Friday Catchall: Is there a ‘Mary’ in your wonderful life?

This is a different Friday Catchall of sorts. I am writing it while out of the office, staring out the window at a fresh dusting of snow. Let’s call this one “giving credit.”

I consider myself a student of the “Human Condition,” which I feel as though I learned it from mentor, friend and former Courier columnist, Ron Barnes.

I notice things as I motor from place to place, or walking from store to store. The hustle, bustle and driven nature of people is palpable. Drivers run red lights, pedestrians cross when they want to (not when or where it is safe or legal), and the general mood is, well, it’s negative.

Think too about our country. Negativity exists, coming from the politicians who appear more concerned about their selfish interests and parties than the needs of their constituents. The bulk of them have divided the country rather than bringing it together.

It reminds me of a short essay / testimonial I found years ago; it is all over the place online, so giving credit to who first wrote it seems impossible. Whoever that is, however, my hat’s off to you.

It starts with a realization:

I realized something while watching “It’s a Wonderful Life” recently. It was something I missed the first 3,317 or so times I watched it. That is, I think the hero of the story isn’t George, it’s Mary.

The movie starts off with Mary praying for God to be with George. Her prayer (and others) is the catalyst for the angel, Clarence, being sent to George. Mary is the one who sees the beauty of the old broken down house. “It’s full of romance, that old place.” George sees empty space; Mary sees a space that can be filled with a family’s love.

That’s why George kisses the broken banister knob in the end; he finally sees what Mary always saw in that house. Mary saw it on the day of their wedding. She was the one who transformed the house into a “honeymoon suite.” Of course, that happened after she had the idea to offer her $2,000 honeymoon money to the people of the town during the bank run.

When George is depressed by his friends moving onward and upward in the world and thinks he’s a disappointment to his wife because of it, Mary makes it clear that she “didn’t want to marry anybody else in town.” Never complaining, she worked “day after day remaking the old Granville house into a home.” This while having four children and running the USO.

Finally, Mary is the one who goes all over town to ask for help for her husband. Uncle Billy remarks, “Mary did it, George! Mary did it!” I had never noticed her expression before when Uncle Billy says this. She’s in the background as he says it, and she mouths “No...” while she shakes her head and moves farther into the background.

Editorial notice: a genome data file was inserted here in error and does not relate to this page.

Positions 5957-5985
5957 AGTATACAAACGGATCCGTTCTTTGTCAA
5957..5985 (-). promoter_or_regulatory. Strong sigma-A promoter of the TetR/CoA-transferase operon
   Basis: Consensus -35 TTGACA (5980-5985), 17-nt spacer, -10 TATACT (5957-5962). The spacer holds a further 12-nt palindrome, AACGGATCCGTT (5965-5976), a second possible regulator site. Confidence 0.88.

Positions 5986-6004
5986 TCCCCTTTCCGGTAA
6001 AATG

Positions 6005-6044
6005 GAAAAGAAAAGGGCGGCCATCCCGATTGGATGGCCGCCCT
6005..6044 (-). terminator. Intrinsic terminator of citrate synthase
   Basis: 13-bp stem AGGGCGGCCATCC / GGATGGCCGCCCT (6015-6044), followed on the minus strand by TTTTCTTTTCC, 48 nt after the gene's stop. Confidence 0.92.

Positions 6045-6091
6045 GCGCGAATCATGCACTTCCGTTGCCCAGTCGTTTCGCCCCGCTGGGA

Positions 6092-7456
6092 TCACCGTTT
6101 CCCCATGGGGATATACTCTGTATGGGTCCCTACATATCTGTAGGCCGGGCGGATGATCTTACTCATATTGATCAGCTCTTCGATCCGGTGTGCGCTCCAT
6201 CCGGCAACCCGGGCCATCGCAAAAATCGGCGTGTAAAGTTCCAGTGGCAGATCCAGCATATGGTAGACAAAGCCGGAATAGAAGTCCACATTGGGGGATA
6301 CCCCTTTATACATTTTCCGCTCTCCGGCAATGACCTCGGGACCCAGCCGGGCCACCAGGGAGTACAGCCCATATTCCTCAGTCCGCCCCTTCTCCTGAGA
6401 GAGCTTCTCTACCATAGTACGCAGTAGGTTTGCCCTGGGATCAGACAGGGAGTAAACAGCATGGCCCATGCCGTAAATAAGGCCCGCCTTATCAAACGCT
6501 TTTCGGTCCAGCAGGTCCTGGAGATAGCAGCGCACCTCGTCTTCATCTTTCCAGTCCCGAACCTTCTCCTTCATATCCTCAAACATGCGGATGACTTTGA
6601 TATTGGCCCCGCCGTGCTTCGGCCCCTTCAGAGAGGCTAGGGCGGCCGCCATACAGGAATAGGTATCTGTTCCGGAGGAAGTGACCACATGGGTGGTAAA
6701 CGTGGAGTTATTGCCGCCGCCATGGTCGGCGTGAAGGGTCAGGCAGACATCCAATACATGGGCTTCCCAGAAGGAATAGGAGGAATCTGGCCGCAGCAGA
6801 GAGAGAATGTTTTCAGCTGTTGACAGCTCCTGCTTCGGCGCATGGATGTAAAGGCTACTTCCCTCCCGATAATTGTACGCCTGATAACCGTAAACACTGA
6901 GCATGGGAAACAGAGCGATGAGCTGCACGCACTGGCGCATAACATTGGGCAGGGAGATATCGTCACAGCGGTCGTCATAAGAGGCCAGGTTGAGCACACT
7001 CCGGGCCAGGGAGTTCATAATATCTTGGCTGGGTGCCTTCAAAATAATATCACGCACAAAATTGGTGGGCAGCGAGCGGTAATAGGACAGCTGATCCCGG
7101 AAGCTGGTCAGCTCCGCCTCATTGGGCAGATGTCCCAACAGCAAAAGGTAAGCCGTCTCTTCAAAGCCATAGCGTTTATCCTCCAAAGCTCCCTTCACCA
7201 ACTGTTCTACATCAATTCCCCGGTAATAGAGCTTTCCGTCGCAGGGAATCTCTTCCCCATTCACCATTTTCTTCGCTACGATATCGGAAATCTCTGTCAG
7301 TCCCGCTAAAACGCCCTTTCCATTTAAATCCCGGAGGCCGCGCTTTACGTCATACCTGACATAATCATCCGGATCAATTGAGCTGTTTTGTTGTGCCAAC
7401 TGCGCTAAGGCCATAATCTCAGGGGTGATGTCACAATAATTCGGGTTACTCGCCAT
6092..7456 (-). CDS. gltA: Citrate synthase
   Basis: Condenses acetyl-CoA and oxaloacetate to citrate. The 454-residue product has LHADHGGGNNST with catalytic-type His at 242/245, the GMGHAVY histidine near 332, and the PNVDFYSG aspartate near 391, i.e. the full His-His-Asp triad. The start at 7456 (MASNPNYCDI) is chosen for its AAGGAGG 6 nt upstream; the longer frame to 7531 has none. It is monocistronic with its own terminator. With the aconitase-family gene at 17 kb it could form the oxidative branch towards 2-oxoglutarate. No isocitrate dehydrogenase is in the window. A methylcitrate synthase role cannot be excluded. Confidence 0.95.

It’s an incredibly subtle but important feature of her character: do good for others, but let others receive the credit. She moves fully into the background so that everyone giving money to George can come front and center. This was all orchestrated by Mary but she fades into the background.

Later, Mary is again in the background, over George’s shoulder or by his side. The one watching over George all these years was Mary. She was as much a guardian angel to George as Clarence was.

In the end, George was a good man; even a great one. He was after all, “The richest man in town.” But would he have accomplished all he did, and been the man he was without Mary? I think the answer is definitely not. And there are many such Marys in this world who quietly go about, offering their prayers, works, and sufferings; raising their children; praying for their husbands and making them ten times the men they would have been without them.

Most of their deeds won’t be known this side of heaven. Until they’re known, we, the Georges of this world, offer to you Marys our profound thank you. And we promise to keep trying to lasso the moon for you. You deserve nothing less.

• PARTING SHOTS – To my wife of more than 30 years, Tracy, thank you for being my Mary. I love you!

P.S. While on a walkabout this week my wife, daughter and I discovered two amazing gems of Prescott – the Olive U counter inside the Burmister Building downtown, and The Local restaurant near Sheldon and Grove. Great stuff, check ’em out!

Happy New Year!

Follow Tim Wiederaenders on Twitter @TWieds_editor. Reach him at 928-445-3333, ext. 2032, or

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